Marie Jetté, PhD, CCC-SLP
Research ActivitiesSummary of the Lab’s Work
The larynx is a special organ that functions as both a valve to protect the airway and as a biomechanical vibrator to produce voice. Prolonged irritation of the laryngeal mucosa leads to inflammation and difficulties with vital laryngeal functions including voice, swallow, and respiration. My broad research interest is identifying the pathophysiology of laryngeal inflammation in patients with voice disorders, upper airway dyspnea, and chronic cough.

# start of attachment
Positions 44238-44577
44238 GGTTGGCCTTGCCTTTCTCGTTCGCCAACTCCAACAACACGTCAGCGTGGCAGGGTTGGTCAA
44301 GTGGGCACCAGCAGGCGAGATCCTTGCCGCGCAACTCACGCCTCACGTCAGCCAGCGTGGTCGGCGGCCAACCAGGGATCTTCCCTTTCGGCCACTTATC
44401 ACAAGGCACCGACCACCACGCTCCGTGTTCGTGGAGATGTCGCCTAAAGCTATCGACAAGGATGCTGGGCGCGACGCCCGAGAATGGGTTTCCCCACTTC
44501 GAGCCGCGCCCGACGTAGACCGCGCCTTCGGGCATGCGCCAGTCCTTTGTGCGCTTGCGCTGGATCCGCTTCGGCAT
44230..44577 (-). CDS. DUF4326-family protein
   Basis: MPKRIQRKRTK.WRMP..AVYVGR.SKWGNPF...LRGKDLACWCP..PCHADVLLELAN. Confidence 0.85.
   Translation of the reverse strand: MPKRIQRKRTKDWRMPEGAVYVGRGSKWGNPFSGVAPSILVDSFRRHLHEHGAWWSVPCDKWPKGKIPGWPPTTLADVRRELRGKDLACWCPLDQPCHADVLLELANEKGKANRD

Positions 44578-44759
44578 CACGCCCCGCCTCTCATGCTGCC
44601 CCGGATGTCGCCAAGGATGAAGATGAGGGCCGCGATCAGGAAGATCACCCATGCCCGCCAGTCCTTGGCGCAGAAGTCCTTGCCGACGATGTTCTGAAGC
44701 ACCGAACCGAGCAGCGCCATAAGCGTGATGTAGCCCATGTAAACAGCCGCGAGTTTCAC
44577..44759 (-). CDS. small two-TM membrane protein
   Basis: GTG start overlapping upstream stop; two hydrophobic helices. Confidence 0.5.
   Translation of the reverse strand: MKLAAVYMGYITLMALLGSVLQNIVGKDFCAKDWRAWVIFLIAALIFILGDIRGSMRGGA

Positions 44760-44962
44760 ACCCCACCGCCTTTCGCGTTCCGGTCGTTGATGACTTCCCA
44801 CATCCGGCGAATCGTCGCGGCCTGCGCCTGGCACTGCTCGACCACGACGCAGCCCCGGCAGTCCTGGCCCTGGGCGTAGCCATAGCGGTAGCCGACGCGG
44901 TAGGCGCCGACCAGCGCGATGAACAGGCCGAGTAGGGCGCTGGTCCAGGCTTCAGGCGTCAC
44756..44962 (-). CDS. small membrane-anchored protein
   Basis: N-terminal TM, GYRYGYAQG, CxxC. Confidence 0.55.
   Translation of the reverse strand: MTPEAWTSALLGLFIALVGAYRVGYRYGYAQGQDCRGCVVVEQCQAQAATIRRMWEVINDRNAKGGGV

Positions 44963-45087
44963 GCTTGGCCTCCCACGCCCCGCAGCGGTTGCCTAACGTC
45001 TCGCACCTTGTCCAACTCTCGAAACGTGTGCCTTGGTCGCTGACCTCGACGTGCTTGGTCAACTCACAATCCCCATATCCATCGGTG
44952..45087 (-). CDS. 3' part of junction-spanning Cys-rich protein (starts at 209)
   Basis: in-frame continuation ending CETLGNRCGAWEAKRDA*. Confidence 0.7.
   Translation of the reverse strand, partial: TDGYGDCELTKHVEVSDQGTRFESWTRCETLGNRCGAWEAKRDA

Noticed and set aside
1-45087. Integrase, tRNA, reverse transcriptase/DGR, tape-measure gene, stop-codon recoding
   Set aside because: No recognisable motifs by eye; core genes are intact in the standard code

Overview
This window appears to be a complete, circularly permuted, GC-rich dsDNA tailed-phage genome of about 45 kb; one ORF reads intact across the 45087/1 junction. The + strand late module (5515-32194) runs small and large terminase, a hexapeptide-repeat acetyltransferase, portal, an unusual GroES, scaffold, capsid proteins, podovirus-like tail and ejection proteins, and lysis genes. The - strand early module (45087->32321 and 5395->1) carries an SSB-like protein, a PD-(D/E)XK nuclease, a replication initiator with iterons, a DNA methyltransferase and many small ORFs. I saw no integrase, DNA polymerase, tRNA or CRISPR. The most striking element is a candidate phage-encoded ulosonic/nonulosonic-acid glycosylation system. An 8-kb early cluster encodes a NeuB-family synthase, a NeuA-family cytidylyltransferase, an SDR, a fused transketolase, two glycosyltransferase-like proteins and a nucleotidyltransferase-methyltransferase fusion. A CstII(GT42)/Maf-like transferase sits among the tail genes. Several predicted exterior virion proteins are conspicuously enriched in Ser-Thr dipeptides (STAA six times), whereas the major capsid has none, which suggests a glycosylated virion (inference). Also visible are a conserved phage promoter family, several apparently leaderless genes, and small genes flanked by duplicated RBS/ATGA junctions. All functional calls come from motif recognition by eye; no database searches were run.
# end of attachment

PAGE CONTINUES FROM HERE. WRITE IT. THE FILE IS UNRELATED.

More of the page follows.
Structure and Function of Chemical Receptors in the Laryngeal Epithelium
One area of research focus is characterizing chemical receptors in the laryngeal epithelium including solitary chemosensory cells, taste buds, and polymodal nociceptive nerve fibers. We are specifically interested in how stimulation of chemical receptors may result in local inflammation via a neurogenic pathway. This research is a collaboration with Dr. Thomas Finger in Cell and Developmental Biology, Dr. Sue Kinnamon in Otolaryngology, and Drs. Matthew Clary and Jeremy Prager, otolaryngologists in our department.